SS Nemesis: Call to find descendants of shipwreck victims answered

Twenty relatives of crew members who died at sea 120 years ago have come forward to share their family stories, after the wreck of SS Nemesis was found off Port Kembla on the NSW coast.

Shipwreck showing hole and barnacles

Minister for Heritage Penny Sharpe issued a global call almost 2 weeks ago, asking for descendants of the 32 people on board the ship when it vanished in 1904 to reach out to Heritage NSW. Crew members were from Australia, the United Kingdom and Canada. Between them, they left behind more than 40 children.

So far, 20 grandchildren and great grandchildren have come forward from New South Wales, Queensland, Victoria, South Australia and Western Australia, to seek and share information about their family history. They include relatives of Captain Alexander Lusher.

Heritage NSW is asking relatives to write down their stories so they can be collated and archived. Until now, these stories were hidden from this chapter in the maritime history of New South Wales. They are providing a better understanding and appreciation of the plight of SS Nemesis as well as previous unknown details of shipping, trade and craftmanship from the early 1900s.

The discovery and recent identification of the wreck solved a mystery spanning more than a century.

SS Nemesis departed Newcastle in July 1904, loaded with coal and headed for Melbourne. It was last sighted signalling distress in a storm off Wollongong. The bodies of at least four crew members washed ashore at Cronulla Beach in the days after, and the men were buried in Sutherland.

In 2022, remote sensing company Subsea Professional Marine Services discovered the vessel in deep, high-current water, and this year experts from Heritage NSW and CSIRO have been able to match the wreck's distinctive features with historical photographs and sketches of SS Nemesis.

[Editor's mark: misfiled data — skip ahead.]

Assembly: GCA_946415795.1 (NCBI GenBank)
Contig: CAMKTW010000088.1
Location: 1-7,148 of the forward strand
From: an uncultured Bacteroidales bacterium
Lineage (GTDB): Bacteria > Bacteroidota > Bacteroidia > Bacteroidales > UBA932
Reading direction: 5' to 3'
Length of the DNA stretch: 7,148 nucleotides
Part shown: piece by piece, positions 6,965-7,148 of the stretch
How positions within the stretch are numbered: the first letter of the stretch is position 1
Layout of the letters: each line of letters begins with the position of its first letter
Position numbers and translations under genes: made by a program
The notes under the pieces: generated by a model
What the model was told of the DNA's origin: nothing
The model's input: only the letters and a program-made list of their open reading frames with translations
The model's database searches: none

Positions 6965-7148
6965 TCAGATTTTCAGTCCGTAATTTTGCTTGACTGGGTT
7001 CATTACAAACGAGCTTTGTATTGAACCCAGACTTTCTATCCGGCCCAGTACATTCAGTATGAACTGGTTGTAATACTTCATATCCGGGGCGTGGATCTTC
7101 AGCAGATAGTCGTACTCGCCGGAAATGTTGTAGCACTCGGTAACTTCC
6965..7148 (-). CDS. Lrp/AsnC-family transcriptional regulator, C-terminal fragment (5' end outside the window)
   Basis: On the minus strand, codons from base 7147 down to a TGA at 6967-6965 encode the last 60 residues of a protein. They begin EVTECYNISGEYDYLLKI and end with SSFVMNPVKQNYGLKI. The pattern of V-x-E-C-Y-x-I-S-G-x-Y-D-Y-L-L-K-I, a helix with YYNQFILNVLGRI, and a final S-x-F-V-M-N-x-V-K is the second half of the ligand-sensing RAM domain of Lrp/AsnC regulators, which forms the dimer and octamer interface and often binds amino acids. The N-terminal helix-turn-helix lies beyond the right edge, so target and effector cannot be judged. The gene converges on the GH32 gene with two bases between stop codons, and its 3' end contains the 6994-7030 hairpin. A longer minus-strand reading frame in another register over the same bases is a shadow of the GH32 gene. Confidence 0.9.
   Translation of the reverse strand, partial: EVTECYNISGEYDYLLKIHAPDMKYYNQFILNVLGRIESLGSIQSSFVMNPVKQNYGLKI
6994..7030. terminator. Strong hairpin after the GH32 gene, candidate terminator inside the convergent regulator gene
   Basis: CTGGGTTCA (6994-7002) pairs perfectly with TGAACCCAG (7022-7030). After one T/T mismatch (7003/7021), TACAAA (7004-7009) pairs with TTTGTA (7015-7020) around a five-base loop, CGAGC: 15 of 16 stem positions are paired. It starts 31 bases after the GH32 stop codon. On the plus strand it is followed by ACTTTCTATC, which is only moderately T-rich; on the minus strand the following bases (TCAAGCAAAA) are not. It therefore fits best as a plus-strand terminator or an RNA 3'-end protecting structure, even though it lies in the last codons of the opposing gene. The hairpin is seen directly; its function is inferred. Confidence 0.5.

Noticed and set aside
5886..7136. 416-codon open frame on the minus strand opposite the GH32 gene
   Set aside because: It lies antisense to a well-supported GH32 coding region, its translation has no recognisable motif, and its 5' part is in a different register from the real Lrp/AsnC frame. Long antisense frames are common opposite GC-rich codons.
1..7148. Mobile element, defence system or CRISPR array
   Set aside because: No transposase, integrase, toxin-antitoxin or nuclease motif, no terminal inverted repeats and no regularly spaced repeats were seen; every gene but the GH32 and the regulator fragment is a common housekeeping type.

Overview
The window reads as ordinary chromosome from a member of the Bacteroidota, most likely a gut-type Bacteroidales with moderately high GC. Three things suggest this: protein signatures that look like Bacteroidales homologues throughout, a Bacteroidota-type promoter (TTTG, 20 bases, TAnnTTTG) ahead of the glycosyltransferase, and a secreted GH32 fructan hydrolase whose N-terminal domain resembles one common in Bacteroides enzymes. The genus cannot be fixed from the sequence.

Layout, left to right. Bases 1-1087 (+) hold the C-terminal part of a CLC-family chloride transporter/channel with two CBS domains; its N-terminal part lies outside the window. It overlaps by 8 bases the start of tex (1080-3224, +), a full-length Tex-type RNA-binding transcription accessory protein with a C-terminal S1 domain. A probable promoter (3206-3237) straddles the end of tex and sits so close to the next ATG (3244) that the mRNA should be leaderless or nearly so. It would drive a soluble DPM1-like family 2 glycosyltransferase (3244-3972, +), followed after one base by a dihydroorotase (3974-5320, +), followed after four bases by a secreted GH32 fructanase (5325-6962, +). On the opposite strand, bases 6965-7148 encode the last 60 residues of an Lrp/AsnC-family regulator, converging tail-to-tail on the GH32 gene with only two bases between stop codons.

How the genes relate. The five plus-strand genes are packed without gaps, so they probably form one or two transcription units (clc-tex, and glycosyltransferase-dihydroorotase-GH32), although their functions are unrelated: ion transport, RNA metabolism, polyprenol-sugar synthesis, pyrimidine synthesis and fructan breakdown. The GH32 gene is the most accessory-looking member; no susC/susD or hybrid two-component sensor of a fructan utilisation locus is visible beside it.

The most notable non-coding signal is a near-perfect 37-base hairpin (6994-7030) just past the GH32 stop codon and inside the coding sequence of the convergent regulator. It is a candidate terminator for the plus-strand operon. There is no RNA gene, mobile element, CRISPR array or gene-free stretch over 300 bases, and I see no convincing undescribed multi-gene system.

Those with a connection to SS Nemesis are asked to contact Heritage NSW or

Quote attributable to Minister for Heritage Penny Sharpe:

"This discovery is already bringing closure to families tied to this maritime tragedy, and I hope more and more people will come forward, from Australia and possibly even the UK and Canada.

"New South Wales now has a better understanding of its heritage, thanks to this huge collaborative effort to discover what happened to SS Nemesis and her brave crew in stormy waters back in 1904."


Quote attributable to Denise Burrell, Great Granddaughter of Captain Alexander Lusher:

"My family members are descendants of Alexander Lusher, Captain of SS Nemesis at the time it was wrecked.

"My mother, who is 99 years old, is Captain Lusher's granddaughter and now his oldest surviving relative.

"After hearing the wreck had been found, Mum re-told our family the story of SS Nemesis from what she remembers.

"Throughout my life I have heard the 'family folklore', but this research and discovery has made it so much more real.

"The partnership between Heritage NSW, CSIRO and Subsea Professional Marine Services has provided us with so much information to fill the gaps in our knowledge. Thanks sincerely for this."


Photos of ship Captain and relative, underwater vision and more: Dropbox